When a customer makes a purchase from your website or physical store, they have usually done a lot of research into your brand to make sure you have the right services for their needs. If the item then has a fault or breaks, the customer might then leave a bad product review on your website. At times like these, how do you resolve the situation?
Providing a high level of customer service can solve a number of problems and can even cancel out a flawed product! Research shows that buyers are likely to leave positive feedback if they received excellent customer service, even if the product they bought wasn’t to their liking. Let’s take a look at the ways customer service reviews can add value to your business in a way that product reviews cannot.
What are service reviews?
There are two main ways in which customers can evaluate your business – through the product they buy from you and the service they experience. When a consumer leaves a service review, this can encompass any part of their journey from finding out about the product, ordering, purchase, delivery, and support with using the product they’ve bought.
Service reviews can also be about how well you handle problems and complaints. Crucially, if a customer has a bad experience with your product, it doesn’t necessarily mean that you will get slated for your service. A bad product review might seem like a blow, but because a service review is all-encompassing, it is more important than feedback based solely on your products and says more about your company overall.
Here we look at two potential customer experiences that could lead to a service review and how they can both add value to your brand.
Bad customer service journey:
Let’s say a customer has bought a vacuum cleaner and it has jammed. They post a bad product review. No one responds to the review personally, but a “bot” writes a comment underneath that sounds like the vacuum cleaner wrote it. There is no “fix it yourself” information online so the customer ends up as “number 35 in the queue” before speaking to a disinterested operator. The phone operator informs them that they can return it, but they must pay for the postage themselves. The money will not be returned to the customer’s account until a month after the company has received it.
This is, undoubtedly, a poor customer service journey, leaving the customer with a bad opinion of the vacuum cleaner company. With a product flaw, a customer can either spend their money elsewhere or give you another chance; however, when bad customer service is involved as well, they are almost definitely going to turn away from your brand forever.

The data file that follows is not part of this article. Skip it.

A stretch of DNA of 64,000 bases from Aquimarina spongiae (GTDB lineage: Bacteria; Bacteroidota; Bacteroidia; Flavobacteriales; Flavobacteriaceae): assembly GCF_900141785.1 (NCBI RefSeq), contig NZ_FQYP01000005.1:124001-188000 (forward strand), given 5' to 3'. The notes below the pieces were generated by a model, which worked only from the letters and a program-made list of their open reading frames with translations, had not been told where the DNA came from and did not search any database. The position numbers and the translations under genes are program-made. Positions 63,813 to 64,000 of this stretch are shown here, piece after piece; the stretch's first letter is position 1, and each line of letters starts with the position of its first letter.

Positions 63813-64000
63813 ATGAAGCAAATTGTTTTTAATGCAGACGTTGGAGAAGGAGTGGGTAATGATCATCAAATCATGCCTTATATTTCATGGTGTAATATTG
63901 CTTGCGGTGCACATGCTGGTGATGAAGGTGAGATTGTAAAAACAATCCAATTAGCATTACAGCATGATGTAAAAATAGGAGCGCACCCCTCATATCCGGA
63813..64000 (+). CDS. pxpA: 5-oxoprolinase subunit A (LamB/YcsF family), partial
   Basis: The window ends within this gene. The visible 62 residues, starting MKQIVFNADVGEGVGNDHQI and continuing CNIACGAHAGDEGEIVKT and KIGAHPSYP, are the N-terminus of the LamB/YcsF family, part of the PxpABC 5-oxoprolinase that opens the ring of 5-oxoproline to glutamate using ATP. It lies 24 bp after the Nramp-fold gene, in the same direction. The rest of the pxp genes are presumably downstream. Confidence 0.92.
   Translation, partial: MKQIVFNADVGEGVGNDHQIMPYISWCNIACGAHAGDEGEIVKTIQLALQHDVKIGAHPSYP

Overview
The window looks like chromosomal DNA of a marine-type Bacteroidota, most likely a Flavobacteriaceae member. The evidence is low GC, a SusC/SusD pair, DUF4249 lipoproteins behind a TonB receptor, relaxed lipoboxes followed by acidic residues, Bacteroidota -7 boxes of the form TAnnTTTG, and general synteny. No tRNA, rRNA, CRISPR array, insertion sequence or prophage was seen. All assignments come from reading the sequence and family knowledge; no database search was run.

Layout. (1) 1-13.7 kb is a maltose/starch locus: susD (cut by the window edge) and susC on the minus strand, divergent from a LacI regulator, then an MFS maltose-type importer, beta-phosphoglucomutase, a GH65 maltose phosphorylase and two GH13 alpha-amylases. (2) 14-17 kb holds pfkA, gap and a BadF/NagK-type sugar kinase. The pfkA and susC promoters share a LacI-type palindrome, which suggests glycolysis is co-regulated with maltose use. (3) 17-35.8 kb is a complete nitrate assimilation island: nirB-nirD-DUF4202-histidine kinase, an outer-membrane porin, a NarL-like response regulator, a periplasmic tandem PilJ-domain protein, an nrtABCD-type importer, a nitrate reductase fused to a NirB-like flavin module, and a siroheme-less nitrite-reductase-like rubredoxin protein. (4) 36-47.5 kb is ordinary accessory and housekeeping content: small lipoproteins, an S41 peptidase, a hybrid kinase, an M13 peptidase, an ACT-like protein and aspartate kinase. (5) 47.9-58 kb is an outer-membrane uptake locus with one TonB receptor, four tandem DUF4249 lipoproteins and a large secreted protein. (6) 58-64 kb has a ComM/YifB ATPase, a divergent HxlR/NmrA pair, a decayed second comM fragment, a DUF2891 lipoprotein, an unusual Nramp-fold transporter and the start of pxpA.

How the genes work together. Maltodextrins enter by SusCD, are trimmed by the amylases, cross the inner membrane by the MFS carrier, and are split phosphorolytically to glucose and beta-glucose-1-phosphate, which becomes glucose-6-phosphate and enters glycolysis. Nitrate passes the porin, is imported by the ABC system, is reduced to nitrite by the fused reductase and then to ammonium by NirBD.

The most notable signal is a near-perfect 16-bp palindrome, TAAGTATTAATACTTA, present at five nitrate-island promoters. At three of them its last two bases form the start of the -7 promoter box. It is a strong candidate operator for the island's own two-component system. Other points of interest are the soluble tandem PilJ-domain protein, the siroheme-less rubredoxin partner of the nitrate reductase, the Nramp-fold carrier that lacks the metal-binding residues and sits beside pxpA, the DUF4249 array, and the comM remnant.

Good customer service journey:
Using the same example above, a customer buys a vacuum cleaner, and it jams. They post a poor product review out of frustration. In good time, a member of the customer service team gets in touch and asks what has specifically happened. They give the customer the direct line of one of the repairs team and within an hour, the problem is sorted.
It might not end like that, the customer might end up needing a new vacuum cleaner, or a visit from a repair expert, but the point is that the problem is the same, but the customer is left happy with the service they have received.
A company with good customer service might have previously adopted the same behaviour as the first example, but instead of accepting that a margin of consumers will always complain, they have used bad reviews as a starting point to provide a better service to their customers.
Here we break down the six major reasons why customer service reviews are so vital to your business.
1. Reviews tell you how customers feel about you
People’s expectations of companies big and small are higher than ever before. You can be judged on any number of criteria – some of which will be nothing to do with your product whatsoever. How a company navigates politics, social issues, and – now – the pandemic, can be just as important as product and customer service journeys.
With omnichannel marketing and advertising campaigns becoming the norm, there are more channels for consumers to vocalise how they feel. And vocalise they do, with some research suggesting that over 70% of customers write reviews for local businesses.
Even more people read these reviews – roughly nine out ten people. But what is particularly striking is the number of people who look for business responses to reviews: 89% pay as much attention to what a company writes back as they do to what the customer says. It shows that while a poor review is obviously best avoided by good strategic planning, it need not be the end of the world. If your customer service team has an ethos of turning each negative review into an opportunity for a positive encounter, then you are showing the world how customer-centred you are. People will be listening.
This highlights the importance of integrating customer service provision across all the channels that a customer can use to feed back. The data that customer reviews create in massive quantities is changing the way that companies plan strategically for the future. A recent report from McKinsey revealed that only 6% of companies felt measuring their CX through traditional surveying supported their strategic and tactical decision making – but more on this later.
2. Reviews can be used to manage your brand reputation
There are companies out there that have done some amazing work to build brand communities out of their most passionate ambassadors. It’s crucial to provide a channel for this strong feeling because, as this report discusses, positive and negative brand engagement can actually start out from a similar point.
The reasons for keeping customer reviews as positive as possible are clear – one bad review can cause up to 22% of potential customers to desert the brand they are looking up and go with a competitor. The typical consumer will engage with a minimum 3.3-star rating, disregarding any brand which scores below that. There’s no time to be resting on laurels either: 73% of consumers will disengage from reviews that are over a month old.